Gardening column: Richmond's parks are tinder boxes

The sun continues to give us the summer we dream about during the cold days of winter.  With temperatures soaring this week to the low 30 degrees Celsius, we are experiencing tinder-dry conditions.

We all have been watching close to 30 major wildfires burning in B.C., with tragic results for the many communities affected by these massive fires.  One of the sad facts about forest fires is that many are caused by people, such as by dropping burning cigarettes.

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Why would the Richmond Garden Club be concerned about forest fires?  After all, most folks in the Lower Mainland almost feel immune to the rampage going on in the Interior.

Richmond Garden Club adopted Paulik Park, a city-owned park, in 2008.  The park consists of 1.5 acres of perennial garden beds, a playground, walking trails and an old forest.  Back in the 1930s the Paulik family visited the North Shore, just after the Lions Gate Bridge opened, to pick up some coniferous seedlings.  We now have magnificent towering trees in Paulik Park that are over 80 years old.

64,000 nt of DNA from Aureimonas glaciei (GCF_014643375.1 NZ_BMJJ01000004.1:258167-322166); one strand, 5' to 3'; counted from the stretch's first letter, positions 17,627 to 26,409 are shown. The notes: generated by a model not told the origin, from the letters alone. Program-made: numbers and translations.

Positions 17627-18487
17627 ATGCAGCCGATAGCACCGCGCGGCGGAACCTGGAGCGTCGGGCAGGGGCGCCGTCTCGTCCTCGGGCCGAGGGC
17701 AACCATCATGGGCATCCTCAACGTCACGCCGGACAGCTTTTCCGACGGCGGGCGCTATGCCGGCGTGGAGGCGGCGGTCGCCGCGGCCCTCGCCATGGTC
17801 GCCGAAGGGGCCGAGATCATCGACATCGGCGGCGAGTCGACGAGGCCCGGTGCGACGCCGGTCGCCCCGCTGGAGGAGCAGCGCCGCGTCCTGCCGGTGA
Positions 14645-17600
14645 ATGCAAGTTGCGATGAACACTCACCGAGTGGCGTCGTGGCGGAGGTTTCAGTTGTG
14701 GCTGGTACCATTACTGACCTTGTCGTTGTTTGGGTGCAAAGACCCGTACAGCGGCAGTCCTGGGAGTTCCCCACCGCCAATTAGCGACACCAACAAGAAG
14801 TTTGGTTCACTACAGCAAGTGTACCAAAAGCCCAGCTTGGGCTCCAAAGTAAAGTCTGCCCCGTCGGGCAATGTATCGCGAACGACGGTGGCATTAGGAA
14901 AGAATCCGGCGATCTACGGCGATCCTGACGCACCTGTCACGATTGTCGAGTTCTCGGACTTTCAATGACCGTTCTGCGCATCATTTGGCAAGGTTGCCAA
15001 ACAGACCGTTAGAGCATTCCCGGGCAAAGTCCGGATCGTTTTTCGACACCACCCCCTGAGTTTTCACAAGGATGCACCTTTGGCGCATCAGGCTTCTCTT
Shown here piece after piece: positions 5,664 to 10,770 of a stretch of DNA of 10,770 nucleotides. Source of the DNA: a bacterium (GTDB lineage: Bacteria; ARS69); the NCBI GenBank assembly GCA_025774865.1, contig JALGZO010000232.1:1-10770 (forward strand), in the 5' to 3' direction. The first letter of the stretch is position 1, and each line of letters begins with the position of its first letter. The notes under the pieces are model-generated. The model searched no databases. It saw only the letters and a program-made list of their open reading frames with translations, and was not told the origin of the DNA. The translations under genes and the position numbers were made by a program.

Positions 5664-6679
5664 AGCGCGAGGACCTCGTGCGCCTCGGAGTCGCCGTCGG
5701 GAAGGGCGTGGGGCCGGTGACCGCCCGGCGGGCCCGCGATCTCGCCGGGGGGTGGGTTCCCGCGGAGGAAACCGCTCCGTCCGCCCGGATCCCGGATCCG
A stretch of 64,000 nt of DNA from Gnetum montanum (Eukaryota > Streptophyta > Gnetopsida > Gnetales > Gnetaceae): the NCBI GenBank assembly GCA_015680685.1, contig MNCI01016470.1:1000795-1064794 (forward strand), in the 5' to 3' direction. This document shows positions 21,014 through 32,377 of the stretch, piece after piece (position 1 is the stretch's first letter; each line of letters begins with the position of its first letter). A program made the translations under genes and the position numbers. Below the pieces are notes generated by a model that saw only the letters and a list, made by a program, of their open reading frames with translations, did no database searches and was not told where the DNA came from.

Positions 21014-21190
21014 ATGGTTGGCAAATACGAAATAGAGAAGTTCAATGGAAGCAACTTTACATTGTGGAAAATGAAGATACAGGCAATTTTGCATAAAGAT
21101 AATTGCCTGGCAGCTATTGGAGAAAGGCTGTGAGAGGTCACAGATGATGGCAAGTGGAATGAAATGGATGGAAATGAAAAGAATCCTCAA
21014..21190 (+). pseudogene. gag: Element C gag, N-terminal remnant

Richmond Garden Club members and community members maintain the perennial garden beds almost year round.  We feel a great sense of pride and ownership of the work we do in this lovely secret garden.  

The current fire risk in Paulik Park and all other parks and trails in the city is extreme. The city has closed some of the trails due to these hazardous conditions — Shell Road Trail, Horseshoe Slough Trail, Bridgeport Trail, Queens Canal Trail and the Richmond Nature Park trails.

In our own little park, there are signs advising visitors to the extreme conditions, including a smoking ban.  

Besides our huge fir trees, towering sequoias, pines and other coniferous trees, and the tinder-dry underbrush, much of the soil is peat, which can spread fire quickly.

We continue to approach people smoking in the park and ask them to put out their cigarettes. Last year, someone flicked their butt into the grass on the edge. It caught fire and rapidly grew.  We were very lucky that one of our volunteers was watering her garden bed and extinguished it quickly.

The City of Richmond has banned all open air burning and they offer great advice on their website on what we can do to protect our parks and trails by exercising extra caution. You can follow these tips:

-Do not toss smoking materials from vehicles.

-Do not dispose of butts in flower beds or bark mulch beds.

-Campfires and briquette barbecues are prohibited everywhere.

Lynda Pasacreta is the current president of the Richmond Garden Club.  For more information visit RichmondGardenClub.ca.

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